Giraffes are being killed for their tails


I am sad to have to share this news. Giraffes are now being poached for their tails. When I read the title I thought I had read it wrong, but I had not. So I have always loved giraffes because they are so crazy looking and as a little girl I thought God had a sense of humor. He/she probably does but I am sure there is no laughter now. We need to know about this and the animal rangers who are trying to protect them along with all the other animals who are being poached for body parts with “mystical powers” or by rich people who will pay enormous amounts of money to be able to show off ivory tusks and brag how they brought the bull elephant down or whatever animal they shot.

The animals probably deserve to be here more than we do because they aren’t destroying Mother Earth. But some more people are beginning to listen and to care. They are donating money to the organizations who are fighting poaching on the ground. It must be a terribly hard job and I send them my gratitude and thanks for performing it day after day.

 

Namaste,

Barbara

 

 

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The killing of three rare Kordofan giraffes in the Democratic Republic of the Congo inspired a filmmaker to transform his anger into action.

Documentary filmmaker David Hamlin recalls the adrenalin rush when he was flying over the Democratic Republic of the Congo’s Garamba National Park in late June and spotted three giraffes standing in a small clearing. “Seeing these giraffes from the air was really exciting,” says Hamlin, who was on assignment for National Geographic. “Seeing them anywhere is really exciting.”

That’s because Garamba is huge, sprawling over nearly 2,000 square miles (5,180 square kilometers) of mostly forested land, and it’s a rare, lucky event to come across any of its 40 remaining giraffes.

But Hamlin’s exhilaration at seeing and photographing the giraffes didn’t last long. Twelve hours later rangers reported hearing gunshots, and they later discovered three bullet-riddled giraffe carcasses rotting in the sun. “It was horrible for me and the team,” Hamlin says—”the crushing realization that most likely it was these guys, the ones we’d seen.”

Hamlin decided to document the aftermath of the tragedy (watch the video above) to raise awareness about poaching in the park, which is managed by the nonprofit organization African Parks in association with the Congolese Institute for the Conservation of Nature, a government agency.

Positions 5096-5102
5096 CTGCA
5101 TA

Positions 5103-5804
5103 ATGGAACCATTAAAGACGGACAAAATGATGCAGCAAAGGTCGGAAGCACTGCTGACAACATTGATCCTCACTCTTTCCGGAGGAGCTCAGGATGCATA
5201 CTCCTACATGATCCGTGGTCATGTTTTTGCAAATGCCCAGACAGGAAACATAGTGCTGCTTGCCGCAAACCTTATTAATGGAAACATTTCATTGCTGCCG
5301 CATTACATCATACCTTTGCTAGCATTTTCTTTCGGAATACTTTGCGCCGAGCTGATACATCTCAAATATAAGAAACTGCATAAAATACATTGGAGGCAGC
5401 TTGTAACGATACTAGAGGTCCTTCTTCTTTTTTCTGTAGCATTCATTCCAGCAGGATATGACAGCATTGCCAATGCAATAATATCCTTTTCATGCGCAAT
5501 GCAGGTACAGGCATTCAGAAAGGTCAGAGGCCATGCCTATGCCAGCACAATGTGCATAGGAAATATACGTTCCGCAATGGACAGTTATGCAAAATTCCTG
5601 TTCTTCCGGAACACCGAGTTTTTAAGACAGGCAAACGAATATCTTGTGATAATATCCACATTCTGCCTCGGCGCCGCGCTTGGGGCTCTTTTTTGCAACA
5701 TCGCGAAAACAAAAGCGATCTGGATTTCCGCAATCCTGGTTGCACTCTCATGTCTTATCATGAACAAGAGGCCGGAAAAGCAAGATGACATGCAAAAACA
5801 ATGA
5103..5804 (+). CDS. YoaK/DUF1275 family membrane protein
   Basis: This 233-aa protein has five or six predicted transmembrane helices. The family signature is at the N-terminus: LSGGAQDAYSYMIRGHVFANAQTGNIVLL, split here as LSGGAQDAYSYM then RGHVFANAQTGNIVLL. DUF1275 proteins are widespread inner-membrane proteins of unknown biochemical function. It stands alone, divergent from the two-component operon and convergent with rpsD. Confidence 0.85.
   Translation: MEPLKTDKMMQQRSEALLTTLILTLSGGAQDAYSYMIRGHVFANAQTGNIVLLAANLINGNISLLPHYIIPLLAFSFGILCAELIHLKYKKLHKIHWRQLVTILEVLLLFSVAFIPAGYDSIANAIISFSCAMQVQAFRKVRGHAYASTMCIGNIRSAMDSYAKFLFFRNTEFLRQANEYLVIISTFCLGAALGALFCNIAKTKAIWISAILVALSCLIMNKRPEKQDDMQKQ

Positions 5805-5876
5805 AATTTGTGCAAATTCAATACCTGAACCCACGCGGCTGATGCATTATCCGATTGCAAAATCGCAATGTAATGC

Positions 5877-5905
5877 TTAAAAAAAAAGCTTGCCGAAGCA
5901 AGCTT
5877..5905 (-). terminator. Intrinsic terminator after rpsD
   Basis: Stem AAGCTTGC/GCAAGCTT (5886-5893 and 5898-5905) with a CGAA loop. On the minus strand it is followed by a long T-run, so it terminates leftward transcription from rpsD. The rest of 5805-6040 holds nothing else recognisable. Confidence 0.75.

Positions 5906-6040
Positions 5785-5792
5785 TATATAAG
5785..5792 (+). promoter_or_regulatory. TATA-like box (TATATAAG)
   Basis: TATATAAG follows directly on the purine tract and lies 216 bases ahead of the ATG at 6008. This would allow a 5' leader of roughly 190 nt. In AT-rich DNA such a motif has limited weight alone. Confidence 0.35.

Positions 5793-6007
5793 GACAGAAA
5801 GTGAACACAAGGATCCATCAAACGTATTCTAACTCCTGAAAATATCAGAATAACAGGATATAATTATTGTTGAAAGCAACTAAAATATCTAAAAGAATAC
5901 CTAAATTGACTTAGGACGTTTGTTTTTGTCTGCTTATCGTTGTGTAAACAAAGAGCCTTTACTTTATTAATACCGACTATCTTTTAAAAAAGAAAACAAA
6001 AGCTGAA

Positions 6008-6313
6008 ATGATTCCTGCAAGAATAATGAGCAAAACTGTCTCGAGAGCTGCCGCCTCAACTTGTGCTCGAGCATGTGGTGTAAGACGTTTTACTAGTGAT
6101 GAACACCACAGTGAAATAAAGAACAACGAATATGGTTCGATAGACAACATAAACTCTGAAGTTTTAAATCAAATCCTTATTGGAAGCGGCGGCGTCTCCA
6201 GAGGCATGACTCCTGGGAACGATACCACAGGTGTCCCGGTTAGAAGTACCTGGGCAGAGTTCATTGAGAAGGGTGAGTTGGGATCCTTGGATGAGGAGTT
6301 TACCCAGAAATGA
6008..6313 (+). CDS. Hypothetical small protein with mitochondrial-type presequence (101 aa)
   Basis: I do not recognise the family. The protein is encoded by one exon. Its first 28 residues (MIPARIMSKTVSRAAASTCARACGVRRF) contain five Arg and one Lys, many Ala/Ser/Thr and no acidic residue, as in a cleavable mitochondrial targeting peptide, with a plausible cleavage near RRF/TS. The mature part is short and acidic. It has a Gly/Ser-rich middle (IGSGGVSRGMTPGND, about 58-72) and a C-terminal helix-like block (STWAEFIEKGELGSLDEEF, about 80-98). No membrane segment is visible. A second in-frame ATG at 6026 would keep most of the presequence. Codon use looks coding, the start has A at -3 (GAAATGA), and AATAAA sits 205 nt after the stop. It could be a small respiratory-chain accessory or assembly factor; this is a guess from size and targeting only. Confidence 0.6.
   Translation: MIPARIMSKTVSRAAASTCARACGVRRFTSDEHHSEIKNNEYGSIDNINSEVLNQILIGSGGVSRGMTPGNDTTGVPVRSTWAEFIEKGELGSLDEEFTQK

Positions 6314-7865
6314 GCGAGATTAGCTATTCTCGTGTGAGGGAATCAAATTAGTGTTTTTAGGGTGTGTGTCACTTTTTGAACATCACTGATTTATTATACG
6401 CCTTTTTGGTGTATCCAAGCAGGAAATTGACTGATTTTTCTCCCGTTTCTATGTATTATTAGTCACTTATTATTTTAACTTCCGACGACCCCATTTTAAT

Garamba is Africa’s second oldest national park and has been hit hard by poaching in recent years as civil unrest has escalated in the region. Its rhinos have been wiped out, and elephants have suffered huge losses. The same goes for its Kordofan giraffes, one of Africa’s nine giraffe subspecies.

Picture of giraffes in Garamba National Park

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A group of rare giraffes roam the Democratic Republic of the Congo’s Garamba National Park.
PHOTOGRAPH BY NIGEL PAVITT, JOHN WARBURTON-LEE PHOTOGRAPHY, ALAMY

Fewer than 2,000 now roam central Africa, according to Julian Fennessy, co-director of the Giraffe Conservation Foundation, a Namibia-based organization. Garamba’s Kordofans represent the last population in the Democratic Republic of the Congo. “If the number slips in half, then we’re in a real dire situation,” Fennessy says. “Every single giraffe is valuable.”

Congolese usually kill the giraffes for one body part: their tails, considered a status symbol in some communities. Meanwhile men from neighboring South Sudan target the giraffes for their meat to feed impoverished villagers. But the massive bodies (giraffes can grow to 18 feet and weigh up to 3,000 pounds) of the three giraffes were intact—only the ends of their tails were missing.

According to Leon Lamprecht, joint operations director for African Parks, men “use the tail as a dowry to the bride’s father if they want to ask for the hand of a bride.” The long black hairs are often turned into fly whisks.

One of the dead giraffes had a satellite collar and was being monitored by Garamba’s rangers. “What an absolute waste,” Lamprecht says.

This story was produced by National Geographic’s Special Investigations Unit, which focuses on wildlife crime and is made possible by grants from the BAND Foundation and the Woodtiger Fund. Read more stories from the SIU on Wildlife Watch. Send tips, feedback, and story ideas tongwildlife@ngs.org.

3 thoughts on “Giraffes are being killed for their tails

  1. sedge808 says:

    OMG. Humans are so strange.

  2. True. Sometimes I wonder if we are the beasts and they are the ones with an elevated consciousness. Hugs, Barbara

  3. mel irvine says:

    thanks for sharing barbara, this is really sad …

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